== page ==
How to debug JavaScript code

A tutorial on how to use debugging to solve any JavaScript problem

Debugging is a great skill to learn how to solve every problem with your JavaScript code.

Every day we wake up, have a nice breakfast, head to the computer and there we sit, to write perfect code that does exactly what we want.

Then we wake up.

That would be ideal, right? But it was a dream.

As good as you can become, there’s no way you can write bug-free code. Code has bugs. By definition.

A bug is a problem that you did not see or anticipate when you set out to write the code.

A bug might be discovered only when you release your program to users, and that’s the worse situation.

A bug can be discovered by yourself when you test the program, and it might even happen when things - working perfectly previously - starts to break because you changed one line.

Those are called regression bugs.

Bugs are part of our day to day as developers, but our job is to minimize them as much as possible.

Debugging is easy when you know how to deal with bugs.

How do you deal with bugs?

Well, first by trying to avoid them as much as possible, by carefully thinking about how your program should work, even before you write a single line of code.

Then, by analyzing every single line of code you wrote for possible issues or side effects or unconsidered things.

But things always slip under the radar. No one introduces bugs on purpose. Often times bugs only show up when the program is in production and used by the clients.

And.. once you know there’s a bug, how do you solve it?

Well, the hardest part is always identifying where the bug comes from.

Then the second hardest part is figuring out why this bug happens.

Solving the bug is generally easy once you know all of the above.

Generally we can do two things to solve the bug.

One technique is very basic and involves trying to figure out the values of the state (the content of the variables), and the flow of the program, and printing those variables to the logs, or to the output of your program.

Figuring out where the error could be

Debugging is one of those skills that’s core to the activity of a programmer.

Sometimes we do our best work, yet the program is not working correctly, for example, it’s crashing, it’s just slow or it’s printing wrong information.

What do you do when a program you wrote is not behaving like you expect?

You start debugging it.

The first step is always to look at what is happening, and trying to determine where the problem is coming from.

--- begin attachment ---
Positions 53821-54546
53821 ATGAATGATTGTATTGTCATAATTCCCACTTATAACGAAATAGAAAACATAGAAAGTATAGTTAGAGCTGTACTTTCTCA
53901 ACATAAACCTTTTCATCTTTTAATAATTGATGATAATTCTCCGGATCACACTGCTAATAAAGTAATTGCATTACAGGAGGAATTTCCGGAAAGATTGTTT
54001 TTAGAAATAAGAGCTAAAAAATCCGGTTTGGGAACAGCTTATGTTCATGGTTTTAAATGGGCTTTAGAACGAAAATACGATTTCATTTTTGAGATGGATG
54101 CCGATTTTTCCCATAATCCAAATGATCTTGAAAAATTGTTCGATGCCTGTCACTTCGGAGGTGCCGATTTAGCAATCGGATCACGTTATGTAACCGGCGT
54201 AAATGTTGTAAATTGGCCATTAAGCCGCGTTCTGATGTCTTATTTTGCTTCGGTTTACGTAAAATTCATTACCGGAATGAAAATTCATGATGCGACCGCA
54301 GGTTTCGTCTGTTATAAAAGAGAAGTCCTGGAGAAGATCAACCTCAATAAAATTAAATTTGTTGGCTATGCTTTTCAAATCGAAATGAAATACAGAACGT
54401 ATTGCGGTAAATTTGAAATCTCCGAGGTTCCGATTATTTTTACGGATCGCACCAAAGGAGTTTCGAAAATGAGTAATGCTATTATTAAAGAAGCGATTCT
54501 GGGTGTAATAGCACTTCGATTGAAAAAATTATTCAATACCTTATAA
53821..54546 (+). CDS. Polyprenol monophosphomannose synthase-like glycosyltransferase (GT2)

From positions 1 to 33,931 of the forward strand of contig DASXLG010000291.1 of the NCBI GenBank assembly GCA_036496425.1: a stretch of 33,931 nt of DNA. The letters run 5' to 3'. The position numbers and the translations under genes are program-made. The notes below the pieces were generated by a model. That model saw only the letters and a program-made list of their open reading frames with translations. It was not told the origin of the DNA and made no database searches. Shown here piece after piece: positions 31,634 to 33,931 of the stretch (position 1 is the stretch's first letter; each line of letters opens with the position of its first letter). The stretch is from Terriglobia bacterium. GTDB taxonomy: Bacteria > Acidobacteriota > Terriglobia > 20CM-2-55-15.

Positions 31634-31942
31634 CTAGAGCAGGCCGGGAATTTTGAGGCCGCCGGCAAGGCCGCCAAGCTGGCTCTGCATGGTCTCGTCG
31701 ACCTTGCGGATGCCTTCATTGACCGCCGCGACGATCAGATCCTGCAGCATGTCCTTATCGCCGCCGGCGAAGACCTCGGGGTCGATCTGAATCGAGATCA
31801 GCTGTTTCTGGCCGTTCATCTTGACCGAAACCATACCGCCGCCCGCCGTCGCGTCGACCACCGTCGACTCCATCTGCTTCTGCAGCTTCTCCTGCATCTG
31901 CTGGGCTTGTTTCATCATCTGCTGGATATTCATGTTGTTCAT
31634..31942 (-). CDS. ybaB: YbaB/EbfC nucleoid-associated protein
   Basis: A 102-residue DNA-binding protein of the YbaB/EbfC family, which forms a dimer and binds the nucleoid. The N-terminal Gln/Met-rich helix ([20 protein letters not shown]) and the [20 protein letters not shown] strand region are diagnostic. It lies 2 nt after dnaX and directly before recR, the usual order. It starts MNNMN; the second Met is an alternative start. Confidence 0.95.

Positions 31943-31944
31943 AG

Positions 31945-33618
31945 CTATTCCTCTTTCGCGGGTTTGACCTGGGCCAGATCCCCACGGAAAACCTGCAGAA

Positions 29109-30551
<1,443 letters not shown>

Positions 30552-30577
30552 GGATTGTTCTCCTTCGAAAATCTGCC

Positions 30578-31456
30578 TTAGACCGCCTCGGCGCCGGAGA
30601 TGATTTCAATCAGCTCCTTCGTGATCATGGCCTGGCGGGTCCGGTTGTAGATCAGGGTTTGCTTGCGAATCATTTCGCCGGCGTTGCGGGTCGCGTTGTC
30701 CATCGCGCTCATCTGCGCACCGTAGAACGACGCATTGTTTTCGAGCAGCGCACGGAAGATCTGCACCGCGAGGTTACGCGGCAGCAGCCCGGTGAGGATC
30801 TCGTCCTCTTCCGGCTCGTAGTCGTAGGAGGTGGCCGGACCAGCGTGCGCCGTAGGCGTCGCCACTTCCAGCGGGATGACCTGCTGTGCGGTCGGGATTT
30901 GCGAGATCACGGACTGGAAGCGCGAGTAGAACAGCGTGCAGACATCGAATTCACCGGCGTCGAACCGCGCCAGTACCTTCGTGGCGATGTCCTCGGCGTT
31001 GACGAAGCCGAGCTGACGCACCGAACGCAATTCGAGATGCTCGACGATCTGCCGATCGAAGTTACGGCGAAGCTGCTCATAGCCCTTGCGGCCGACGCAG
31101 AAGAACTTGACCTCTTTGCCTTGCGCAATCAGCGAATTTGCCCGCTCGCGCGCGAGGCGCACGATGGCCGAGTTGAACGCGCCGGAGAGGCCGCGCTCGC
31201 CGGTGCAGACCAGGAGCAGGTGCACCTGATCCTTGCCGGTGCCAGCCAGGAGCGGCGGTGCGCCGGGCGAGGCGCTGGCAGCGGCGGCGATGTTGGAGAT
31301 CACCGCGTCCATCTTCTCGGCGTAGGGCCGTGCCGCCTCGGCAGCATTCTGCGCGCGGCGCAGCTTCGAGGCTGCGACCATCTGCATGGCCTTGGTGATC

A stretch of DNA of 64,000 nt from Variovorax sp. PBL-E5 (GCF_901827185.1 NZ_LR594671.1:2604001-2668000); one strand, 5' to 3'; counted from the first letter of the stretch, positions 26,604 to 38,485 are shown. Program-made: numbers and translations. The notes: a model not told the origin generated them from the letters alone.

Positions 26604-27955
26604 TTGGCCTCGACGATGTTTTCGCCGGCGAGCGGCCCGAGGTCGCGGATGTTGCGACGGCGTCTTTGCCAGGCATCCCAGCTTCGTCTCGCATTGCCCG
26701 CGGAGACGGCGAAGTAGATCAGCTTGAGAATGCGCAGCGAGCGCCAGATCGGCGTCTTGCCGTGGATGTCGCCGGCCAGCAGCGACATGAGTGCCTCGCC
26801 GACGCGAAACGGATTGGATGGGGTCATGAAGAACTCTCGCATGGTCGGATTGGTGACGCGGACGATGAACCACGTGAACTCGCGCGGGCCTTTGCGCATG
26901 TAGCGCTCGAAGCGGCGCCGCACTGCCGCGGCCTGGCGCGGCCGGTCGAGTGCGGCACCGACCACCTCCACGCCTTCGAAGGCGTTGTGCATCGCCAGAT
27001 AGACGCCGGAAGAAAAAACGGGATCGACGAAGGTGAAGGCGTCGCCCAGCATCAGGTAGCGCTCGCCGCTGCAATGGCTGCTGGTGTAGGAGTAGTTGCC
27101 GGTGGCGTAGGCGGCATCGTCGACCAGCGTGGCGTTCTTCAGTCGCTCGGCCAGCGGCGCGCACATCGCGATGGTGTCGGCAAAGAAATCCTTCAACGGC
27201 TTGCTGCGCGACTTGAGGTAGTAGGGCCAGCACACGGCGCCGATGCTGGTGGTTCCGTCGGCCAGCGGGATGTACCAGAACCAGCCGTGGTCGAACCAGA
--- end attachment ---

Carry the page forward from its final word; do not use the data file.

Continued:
Is it a problem in the environment?

Is it a problem in the input you gave to the program?

Is it a one-time crash due to too much memory usage?

Or is it happening every time you run it?

Those are all key information to start going in the right direction when figuring out a problem.

Once you have some sort of idea where the error is coming from, you can start checking that specific part of code.

The simplest way to debug, at least in terms of tooling, is by reading the code you wrote. Aloud.

There is some magical thing in hearing from our own voice that does not happen when you read in silence.

Often times I found problems in this way.

After this step, it’s time to use some tools.

Your first contact with alert() and console.log()

If reading the code reveals nothing to you, the next logical step is to start adding a few lines into your code that can shed some light.

In JavaScript frontend code what you’ll often do is to use alert() and console.log .

Consider this line:

const a = calculateA()
const b = calculateB()
const result = a + b

For some reason we don’t know, the final result of the code is not correctly calculated, so we start by adding alert(a) and alert(b) before calculating the result.

The browser will open two alert panels when it executes the code:

const a = calculateA()
const b = calculateB()
alert(a)
alert(b)
const result = a + b

This works fine if what you are passing to alert() is a string or a number.

As soon as you have an array or an object things start to be too complicated for alert(), and you can use console.log():

const a = calculateA()
const b = calculateB()
console.log(a)
console.log(b)
const result = a + b

The value is printed in the JavaScript console of the browser developer tools.

Inspecting objects

Let’s say we have this object car, but we don’t know its content, and we want to inspect it:

const car = {
  color: "black",
  manufacturer: "Ford",
  model: "Fiesta",
}

We have several ways to do that.

console.log

console.log(car)

Inspect object using console.log

console.dir

console.dir(car)

Inspect object using console.dir

In Node.js you can use the colors property to render colors in the terminal:

console.dir(car, { colors: true })

console.dir in Node with colors

JSON.stringify()

This will print the object as a string representation:

JSON.stringify(car)

Inspect object using console.dir

By adding these parameters:

JSON.stringify(car, null, 2)

you can make it print more nicely. The last number determines the amount of spaces in indentation:

Inspect object using console.dir

JSON.stringify() has the advantage of working outside of the console, as you can print the object on the screen as well.

Iterate the properties using a loop

The for...in loop is handy to print all the properties of an object, used in this way:

const inspect = (obj) => {
  for (const prop in obj) {
    if (obj.hasOwnProperty(prop)) {
      console.log(`${prop}: ${obj[prop]}`)
    }
  }
}

inspect(car)

Looping properties

Using the browser debugger

It’s very important to be able to debug programs that don’t work as you expect.

One tool that helps you a lot when figuring out the source of bugs is to use the debugger.

The debugger is a tool that can be either be provided by your programming language compiler, or by the tooling that’s built around it.

For example the Visual Studio Code editor by Microsoft provides a JavaScript debugger.

Another debugger is provided inside the browser.

Using a debugger you will be able to stop the running of the program at any time you want, watch the content of the variables, execute any code you want, and step through the program execution one line of code at a time.

In the browser, adding the debugger statement to your code will pause the browser rendering the page and will start the debugger.

The debugger is the most powerful tool in the browser developer tools, and it’s found in the Sources panel:

The debugger

The top part of the screen shows the files navigator.

You can select any file and inspect it on the right. This is very important to set breakpoints, as we’ll see later.

The bottom part is the actual debugger.

Breakpoints

When the browser loads a page, the JavaScript code is executed until a breakpoint is met.